Vistra’s nuclear acquisition30 November 2023
Energy Harbor’s nuclear businesses, including the Beaver Valley, Davis-Besse and Perry stations, are set to join the 3800 MW Comanche Peak nuclear plant under an acquisition deal. Does this signal a new era of attractive nuclear assets?
Above: Davis-Besse Nuclear Power Station
Nuclear's place is as part of a “zero-carbon generation and retail growth company” in the USA, according to US utility Vistra. The company expects to complete closing in the last quarter of 2023 on an acquisition of Energy Harbor’s nuclear and retail businesses. The deal received Nuclear Regulatory Commission (NRC) approval in October and awaits clearance from the Federal Energy Regulatory Commission.
Vistra currently owns the 3800 MW Comanche Peak nuclear plant in Somervell County, Texas, and it has 4 million retail customers. At the closing of the transaction, Energy Harbor will merge with Vistra and the Ohio-based company’s assets – which include the Beaver Valley, Davis-Besse and Perry nuclear stations – will be combined with Vistra’s nuclear and retail assets to become a 7,800 MW generation business with around 5 million domestic customers.
The combined business will join with the existing Vistra Zero renewables and storage projects under a newly- formed holding company, referred to as Vistra Vision, which has a further growth pipeline of around 1,100 MW of renewables projects.
In return, Energy Harbor will receive $3bn in cash (to be distributed to shareholders at closing) and a 15% ownership interest in Vistra Vision; in addition, Vistra Vision will assume $430m of net debt from Energy Harbor. Ratings agency Standard & Poor’s (S&P) said the price of Vistra Corp shares rose more than 16% when the deal was first announced.
Vistra said the acquisition “Accelerates the growth of Vistra’s zero-carbon operations”. It also ring-fences Vistra’s wholly-owned gas and coal generation assets, which will be referred to as Vistra Tradition – Vistra has 24 GW of natural gas-fired capacity and 8.4 GW of coal-fired plant. Vistra will not acquire Energy Harbor’s legacy conventional generation fleet, which had pre-existing agreements to sell these assets to third parties.
Vistra President and chief executive Jim Burke said, “Vistra has been focused on responsibly transitioning our power generation profile, and though we’ve made significant progress over the past several years, there are few opportunities to grow a reliable and dispatchable zero-carbon generation portfolio at scale this quickly.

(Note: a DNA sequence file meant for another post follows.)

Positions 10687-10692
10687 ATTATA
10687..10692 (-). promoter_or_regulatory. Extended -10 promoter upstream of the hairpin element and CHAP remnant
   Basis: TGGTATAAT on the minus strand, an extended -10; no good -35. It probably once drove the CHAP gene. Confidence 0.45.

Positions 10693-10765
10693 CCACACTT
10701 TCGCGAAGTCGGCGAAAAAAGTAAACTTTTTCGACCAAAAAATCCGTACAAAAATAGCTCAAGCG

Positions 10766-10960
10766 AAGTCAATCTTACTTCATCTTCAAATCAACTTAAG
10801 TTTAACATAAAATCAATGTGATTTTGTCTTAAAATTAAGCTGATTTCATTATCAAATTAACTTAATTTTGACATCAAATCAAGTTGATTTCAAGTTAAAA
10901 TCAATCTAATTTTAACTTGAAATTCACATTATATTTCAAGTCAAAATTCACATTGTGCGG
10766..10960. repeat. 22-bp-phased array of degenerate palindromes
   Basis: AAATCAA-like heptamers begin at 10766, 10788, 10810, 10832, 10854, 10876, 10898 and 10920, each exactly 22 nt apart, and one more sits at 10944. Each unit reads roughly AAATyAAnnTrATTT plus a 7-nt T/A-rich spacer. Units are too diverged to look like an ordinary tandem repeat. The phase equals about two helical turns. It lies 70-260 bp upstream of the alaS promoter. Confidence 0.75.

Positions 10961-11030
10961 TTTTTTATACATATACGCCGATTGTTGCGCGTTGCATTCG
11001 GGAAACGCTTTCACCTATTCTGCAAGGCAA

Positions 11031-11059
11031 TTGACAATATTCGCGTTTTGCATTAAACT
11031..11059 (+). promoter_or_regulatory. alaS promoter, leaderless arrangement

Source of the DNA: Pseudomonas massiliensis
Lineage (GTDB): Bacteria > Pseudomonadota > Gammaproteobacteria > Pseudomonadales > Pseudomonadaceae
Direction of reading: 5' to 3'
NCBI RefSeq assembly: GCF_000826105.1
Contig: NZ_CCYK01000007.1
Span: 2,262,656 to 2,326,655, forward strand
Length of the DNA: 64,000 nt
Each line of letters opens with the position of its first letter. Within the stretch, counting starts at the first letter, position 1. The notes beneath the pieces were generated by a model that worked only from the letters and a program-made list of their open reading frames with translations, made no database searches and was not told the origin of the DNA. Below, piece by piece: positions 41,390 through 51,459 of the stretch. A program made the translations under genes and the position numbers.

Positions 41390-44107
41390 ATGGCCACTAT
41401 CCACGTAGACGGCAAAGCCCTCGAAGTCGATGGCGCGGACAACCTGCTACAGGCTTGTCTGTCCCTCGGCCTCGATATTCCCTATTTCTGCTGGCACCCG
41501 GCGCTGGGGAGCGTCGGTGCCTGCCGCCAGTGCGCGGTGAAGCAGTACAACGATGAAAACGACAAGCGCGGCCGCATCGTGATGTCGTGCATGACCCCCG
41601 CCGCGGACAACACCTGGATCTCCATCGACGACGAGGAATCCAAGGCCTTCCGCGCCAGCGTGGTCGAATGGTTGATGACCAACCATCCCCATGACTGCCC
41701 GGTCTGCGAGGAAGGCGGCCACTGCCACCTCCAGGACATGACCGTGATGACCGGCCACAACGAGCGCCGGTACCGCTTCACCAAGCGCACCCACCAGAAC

As our country navigates a massive energy transition to cleaner sources of electricity, nuclear energy provides the unique capability of being both carbon-free and a dependable, always-on source of reliable power.”
S&P asked whether Vista might split the two companies further, into two publicly traded companies. “The way we’re thinking about this is we have a scale advantage right now running this platform the way we have and that scale provides value to both sides, the Vistra Vision and the Vistra Tradition,” Burke said. “The capital markets might view [a separation] as a good strategy, but that is not one that we have on our radar as we’ve got this deal squarely in our sights.”
Burke also said, “Vistra will continue its focus on an integrated model, ensuring customers are served in a reliable, affordable, and sustainable manner. We have a tremendous business platform with Vistra Vision and a portfolio of efficient, reliable, dispatchable generation assets with Vistra Tradition.”
John Miller, head of municipals at Energy Harbor shareholder Nuveen, said, “This new platform will be a meaningful force for decarbonisation in the energy industry, and we look forward to being part of it.”
Nuclear tax credits
Vistra said Vistra Vision will be a premier zero-carbon generation and retail growth company. It will operate the second-largest competitive nuclear fleet in the country, along with 340 MW of operating solar assets and 1020 MW of operating storage assets (with a development pipeline of 1100 MW). The combined company will be headquartered in Irving, Texas.
Vistra said detailed diligence of the Energy Harbor assets, including site visits and extensive third-party operational analysis, had identified significant synergy opportunities through scale efficiencies from combining the businesses. Specifically, Vistra expects the combination to result in at least $125m of annual synergies by year-end 2025 from increased scale, optimized operations, and cost structure efficiencies.
Another major attraction of the deal is financial support for the nuclear units enabled by the Biden Administration’s Inflation Reduction Act (IRA). Burke said, “With the enactment of the zero-emission nuclear production tax credit (I.R.C. Sec. 45U), nuclear power generation now has down-side protection against lower power prices, resulting in tremendous upside opportunity compared to other generation with similar attributes.” Vistra Vision’s earnings power and free cash flows are expected to benefit from significant downside protection through the tax credit, for which all four of the nuclear assets are eligible until at least the end of 2032.